“It made me comfortable being surrounded by people with similar goals who came from a similar background, and we talked about that all the time,” she says. “Diversity, equity and inclusion were not things I thought a lot about before SURF, but it’s something that’s now integral to my identity. Now I think about what it means for me to be a first-generation woman in STEM.”
Following SURF, Malinao decided to apply to graduate school. She was accepted into multiple programs, but opted to return to Stanford, where she’ll begin her PhD in materials science and also hopes to work with the SURF program. Her decision to embrace graduate school thrills Coto.
“I just started crying when I heard that news,” Coto says. “This is the goal, to bring more students who haven’t had the same opportunities as others into this space. She and I also both received the same National Science Foundation Fellowship. Programs like SURF help a lot of students, and I look forward to seeing what Marigold does in graduate school and the future.”
Wrayzene Willoughby joined SURF’s 2019 cohort as a rising sophomore at Spelman College who loved research, had a wide range of interests and was hungry for information that could help her make a decision on graduate school. “I’d just finished my freshman year and was thinking, ‘OK, I’m a Black woman and a STEM major who wants to go into engineering in the future. Is the whole research thing, the PhD, for me?’”
SURF helped her answer that question and alleviated her concern over switching fields. When she wasn’t working on research, taking workshops or engaging in tours and activities with fellow students, Willoughby took every opportunity to chat with faculty and staff about their journeys in STEM.
“SURF showed me that Stanford was flexible and helped me see what I brought to the table; that even though I was a chemistry major, I could switch over to engineering,” she says. “After I finished the program, I vividly remember telling myself, ‘You can do this; you’re going to get a PhD.’”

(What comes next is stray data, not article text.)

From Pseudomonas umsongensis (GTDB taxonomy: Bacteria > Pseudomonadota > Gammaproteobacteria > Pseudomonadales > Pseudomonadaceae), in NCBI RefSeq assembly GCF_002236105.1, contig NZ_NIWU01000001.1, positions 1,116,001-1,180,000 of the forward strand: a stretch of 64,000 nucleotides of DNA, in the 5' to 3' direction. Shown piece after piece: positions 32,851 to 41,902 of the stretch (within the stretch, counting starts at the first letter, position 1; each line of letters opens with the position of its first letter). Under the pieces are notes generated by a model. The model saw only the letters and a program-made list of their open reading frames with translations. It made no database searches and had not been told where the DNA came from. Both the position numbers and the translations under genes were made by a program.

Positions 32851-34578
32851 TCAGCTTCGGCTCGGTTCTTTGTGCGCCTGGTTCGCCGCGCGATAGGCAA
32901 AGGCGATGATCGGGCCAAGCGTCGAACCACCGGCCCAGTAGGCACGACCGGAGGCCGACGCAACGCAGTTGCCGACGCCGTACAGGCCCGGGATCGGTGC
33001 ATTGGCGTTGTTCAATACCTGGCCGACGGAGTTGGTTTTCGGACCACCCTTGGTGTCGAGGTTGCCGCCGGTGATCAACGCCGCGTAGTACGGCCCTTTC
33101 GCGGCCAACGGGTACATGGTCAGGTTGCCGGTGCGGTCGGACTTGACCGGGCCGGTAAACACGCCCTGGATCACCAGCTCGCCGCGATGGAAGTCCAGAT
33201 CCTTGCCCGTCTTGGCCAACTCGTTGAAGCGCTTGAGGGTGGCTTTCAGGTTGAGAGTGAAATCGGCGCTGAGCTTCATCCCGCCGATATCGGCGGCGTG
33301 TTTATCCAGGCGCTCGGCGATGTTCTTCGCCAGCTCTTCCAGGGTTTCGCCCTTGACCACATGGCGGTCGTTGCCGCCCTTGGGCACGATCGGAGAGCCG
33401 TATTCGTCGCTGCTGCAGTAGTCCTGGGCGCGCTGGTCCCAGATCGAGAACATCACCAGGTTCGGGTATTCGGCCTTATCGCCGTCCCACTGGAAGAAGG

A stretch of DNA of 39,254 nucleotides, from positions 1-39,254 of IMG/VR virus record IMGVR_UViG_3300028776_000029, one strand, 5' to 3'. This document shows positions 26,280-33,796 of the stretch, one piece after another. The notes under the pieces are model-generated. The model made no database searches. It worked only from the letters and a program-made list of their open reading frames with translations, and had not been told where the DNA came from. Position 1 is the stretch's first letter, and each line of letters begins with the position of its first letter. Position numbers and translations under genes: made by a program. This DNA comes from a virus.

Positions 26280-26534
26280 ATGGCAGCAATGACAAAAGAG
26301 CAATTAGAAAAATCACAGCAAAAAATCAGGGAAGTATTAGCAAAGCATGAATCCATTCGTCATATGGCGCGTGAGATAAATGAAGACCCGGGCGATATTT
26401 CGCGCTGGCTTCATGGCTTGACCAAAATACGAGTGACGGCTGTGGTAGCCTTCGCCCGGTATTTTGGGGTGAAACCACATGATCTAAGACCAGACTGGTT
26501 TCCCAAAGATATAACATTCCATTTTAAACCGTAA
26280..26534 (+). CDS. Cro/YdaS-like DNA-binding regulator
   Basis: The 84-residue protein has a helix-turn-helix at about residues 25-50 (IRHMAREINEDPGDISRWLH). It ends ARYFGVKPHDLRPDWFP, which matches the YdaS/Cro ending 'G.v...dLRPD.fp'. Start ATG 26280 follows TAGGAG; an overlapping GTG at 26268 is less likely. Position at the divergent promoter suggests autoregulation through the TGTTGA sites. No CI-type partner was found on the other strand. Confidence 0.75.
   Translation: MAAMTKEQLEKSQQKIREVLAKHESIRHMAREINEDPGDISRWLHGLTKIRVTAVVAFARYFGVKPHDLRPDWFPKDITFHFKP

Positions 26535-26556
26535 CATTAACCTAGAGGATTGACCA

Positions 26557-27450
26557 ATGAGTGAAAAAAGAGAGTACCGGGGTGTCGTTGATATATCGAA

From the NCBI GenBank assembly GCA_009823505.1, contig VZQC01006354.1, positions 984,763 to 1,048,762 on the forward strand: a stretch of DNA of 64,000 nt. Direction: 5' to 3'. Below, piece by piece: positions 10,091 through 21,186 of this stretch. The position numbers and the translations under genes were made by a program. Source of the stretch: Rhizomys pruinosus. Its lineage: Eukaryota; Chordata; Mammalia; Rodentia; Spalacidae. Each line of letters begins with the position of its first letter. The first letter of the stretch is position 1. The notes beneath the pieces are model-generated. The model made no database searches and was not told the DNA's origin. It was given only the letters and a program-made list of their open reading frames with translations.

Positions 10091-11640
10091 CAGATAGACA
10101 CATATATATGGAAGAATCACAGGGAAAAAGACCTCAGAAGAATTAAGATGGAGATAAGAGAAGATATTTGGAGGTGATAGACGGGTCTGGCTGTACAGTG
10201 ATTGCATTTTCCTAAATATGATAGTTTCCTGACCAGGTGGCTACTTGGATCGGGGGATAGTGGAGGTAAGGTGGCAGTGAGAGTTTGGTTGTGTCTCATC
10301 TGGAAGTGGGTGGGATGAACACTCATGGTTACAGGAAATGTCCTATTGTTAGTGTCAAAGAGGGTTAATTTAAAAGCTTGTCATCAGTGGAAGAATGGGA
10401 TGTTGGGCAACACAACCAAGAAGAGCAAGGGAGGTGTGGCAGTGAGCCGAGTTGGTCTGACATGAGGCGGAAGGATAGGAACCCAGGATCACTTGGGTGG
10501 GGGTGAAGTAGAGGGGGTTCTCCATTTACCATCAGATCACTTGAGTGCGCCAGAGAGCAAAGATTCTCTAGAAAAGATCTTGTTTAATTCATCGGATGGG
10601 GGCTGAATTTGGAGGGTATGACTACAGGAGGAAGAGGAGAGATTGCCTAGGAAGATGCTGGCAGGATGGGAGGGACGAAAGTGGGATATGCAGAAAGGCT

Willoughby recently was accepted to graduate programs including UC Berkeley and Yale and Columbia universities, but will begin her PhD in chemical and environmental engineering at Stanford, where she hopes to study the intersection of environmental sustainability and social justice as it applies to areas such as global water availability.
2020 SURF cohort member Alana Sanchez was a physics undergraduate at MIT when she looked to SURF to help transition to a graduate program. SURF gave her the research experience she wanted, helped her prepare for the GRE exam and graduate school applications, and, perhaps most important, provided her with a sense of community. She was accepted into graduate programs at MIT and UCLA, but is opting to return to Stanford, where she’ll begin her PhD program in aeronautics and astronautics, pursuing an interest in sustainable practices in space.
“It’s so important programs like these exist,” she says. “Before participating in something like SURF, it’s really hard to consider your place in STEM if you’re not from a traditional STEM background. But when I’m in a cohort of people like this, who are like me, I look around and think, ‘These are going to be my academic peers in the future; this isn’t what I’ve seen on TV or on the news.’ And that’s a really powerful thing.”
Programs like SURF must continue to expand their reach and serve as role models for other universities, says Chuck Eesley, associate professor of management science and engineering and a SURF faculty advisor. “Stanford has a key role to play in encouraging these types of programs at other universities, and in taking a broad view that what we’re trying to do is expand the pipeline of students from diverse backgrounds into graduate education in STEM.”
Every SURF student who steps into graduate school contributes to that effort, not only through their future research but as much-needed role models, he says.
“Each one of these students who one day stands up in front of a classroom as a faculty member will inspire countless other students to follow in their footsteps and apply to graduate school,” Eesley says. “That’s the ripple effect, and the waves that produce the change we’re looking for.”